Testing Lithium Battery Components for H2O and HF
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Testing Electrolyte, Cathode and Anode for H2O

White Paper

A Paper about the Determination of H2O and HF in the Main Lithium Battery Components

Water – Poison for Lithium Ion Batteries
Water – Poison for Lithium Ion Batteries

Lithium ion batteries consist of three main components: the cathode, the anode and the liquid electrolyte. In order to ensure high quality, the amount of water inside a battery must be as low as possible and each component needs to be tested for water before it is built into the battery housing.

Download the free white paper about the determination of detrimental water and hydrofluoric acid in the main lithium ion battery components.
 

Water – Poison for Lithium Ion Batteries

The electrolyte is usually a mixture of organic carbonates and the electrolyte salt that increases the lithium ion conductivity. Lithium hexafluorophosphate (LiPF6) is the state-of-the-art electrolyte salt in such electrolytes. However, the use of LiPF6 also comes with certain caveats. Traces of water in the electrolyte catalyze the formation of degradation products that can compromise the electrodes and the electrolyte itself. Among others, the electrical insulator, lithium fluoride (LiF), and hydrofluoric acid (HF) are formed. Both substances lower the electrode's efficiency over time. HF can further lead to heat released due to degradation of the cathode, thereby risking a thermal runaway scenario. The bad influence on the battery's performance gives water its meaningful name: Battery poison.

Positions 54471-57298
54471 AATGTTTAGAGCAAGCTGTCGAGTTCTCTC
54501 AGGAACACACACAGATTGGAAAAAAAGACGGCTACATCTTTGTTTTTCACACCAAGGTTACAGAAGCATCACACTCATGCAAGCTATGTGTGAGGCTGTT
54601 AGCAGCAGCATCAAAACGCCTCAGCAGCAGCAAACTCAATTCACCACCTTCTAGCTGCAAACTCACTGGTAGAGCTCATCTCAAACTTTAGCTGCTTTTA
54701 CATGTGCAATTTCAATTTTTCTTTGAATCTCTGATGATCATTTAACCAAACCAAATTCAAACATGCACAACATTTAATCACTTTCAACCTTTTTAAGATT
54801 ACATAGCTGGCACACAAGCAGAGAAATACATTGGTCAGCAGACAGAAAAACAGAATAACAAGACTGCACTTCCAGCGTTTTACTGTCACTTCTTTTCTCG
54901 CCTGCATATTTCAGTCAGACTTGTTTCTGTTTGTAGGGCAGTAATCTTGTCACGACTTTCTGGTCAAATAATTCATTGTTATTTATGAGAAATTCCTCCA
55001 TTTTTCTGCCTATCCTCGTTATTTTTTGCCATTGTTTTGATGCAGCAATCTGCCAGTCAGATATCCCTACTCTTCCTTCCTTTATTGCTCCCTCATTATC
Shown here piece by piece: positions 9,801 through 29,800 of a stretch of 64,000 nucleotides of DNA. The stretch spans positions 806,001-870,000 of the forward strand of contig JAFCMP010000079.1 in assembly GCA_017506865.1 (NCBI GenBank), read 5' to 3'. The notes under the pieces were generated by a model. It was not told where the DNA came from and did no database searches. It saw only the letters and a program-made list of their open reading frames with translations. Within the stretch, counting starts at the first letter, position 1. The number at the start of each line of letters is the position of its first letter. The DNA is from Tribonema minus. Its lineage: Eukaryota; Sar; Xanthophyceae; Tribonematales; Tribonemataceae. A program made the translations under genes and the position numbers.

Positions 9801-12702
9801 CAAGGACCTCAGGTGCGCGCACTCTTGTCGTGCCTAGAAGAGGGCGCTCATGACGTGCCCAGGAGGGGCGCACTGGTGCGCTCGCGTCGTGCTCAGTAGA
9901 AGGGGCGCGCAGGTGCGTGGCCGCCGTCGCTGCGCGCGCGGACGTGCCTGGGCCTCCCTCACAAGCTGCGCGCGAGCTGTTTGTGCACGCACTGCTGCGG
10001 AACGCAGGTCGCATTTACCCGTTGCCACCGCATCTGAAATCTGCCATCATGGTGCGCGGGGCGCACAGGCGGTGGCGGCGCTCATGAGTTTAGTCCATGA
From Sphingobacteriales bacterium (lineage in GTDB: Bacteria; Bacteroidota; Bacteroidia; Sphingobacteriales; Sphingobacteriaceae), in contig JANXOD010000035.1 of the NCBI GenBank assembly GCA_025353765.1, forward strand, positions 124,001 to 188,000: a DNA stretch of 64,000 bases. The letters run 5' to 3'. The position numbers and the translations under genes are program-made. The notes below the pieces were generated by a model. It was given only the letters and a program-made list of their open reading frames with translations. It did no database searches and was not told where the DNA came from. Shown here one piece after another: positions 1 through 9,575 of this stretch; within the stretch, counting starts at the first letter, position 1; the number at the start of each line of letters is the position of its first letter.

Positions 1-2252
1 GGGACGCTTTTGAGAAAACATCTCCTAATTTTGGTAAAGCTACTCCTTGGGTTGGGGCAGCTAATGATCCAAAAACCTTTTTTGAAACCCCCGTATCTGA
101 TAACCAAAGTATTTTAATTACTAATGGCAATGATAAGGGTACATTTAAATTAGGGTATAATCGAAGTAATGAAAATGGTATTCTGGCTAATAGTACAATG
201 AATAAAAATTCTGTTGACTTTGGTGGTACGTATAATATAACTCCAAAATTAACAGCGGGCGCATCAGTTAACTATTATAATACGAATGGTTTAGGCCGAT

Water – the Most Important Quality Control Parameter for Battery Manufacturers

Karl Fischer titration has proven to be the method of choice. Gas-phase extraction technique with coulometric detection enables the determination of water in the solid electrodes, whereas coulometric KF titration with direct injection can be used to determine the water content of the electrolyte. Along with water, hydrofluoric acid (HF) – one of the detrimental degradation products of LiPF6 – can be tested using an acid-base titration with sodium hydroxide as titrant.

 

Lithium Ion Batteries
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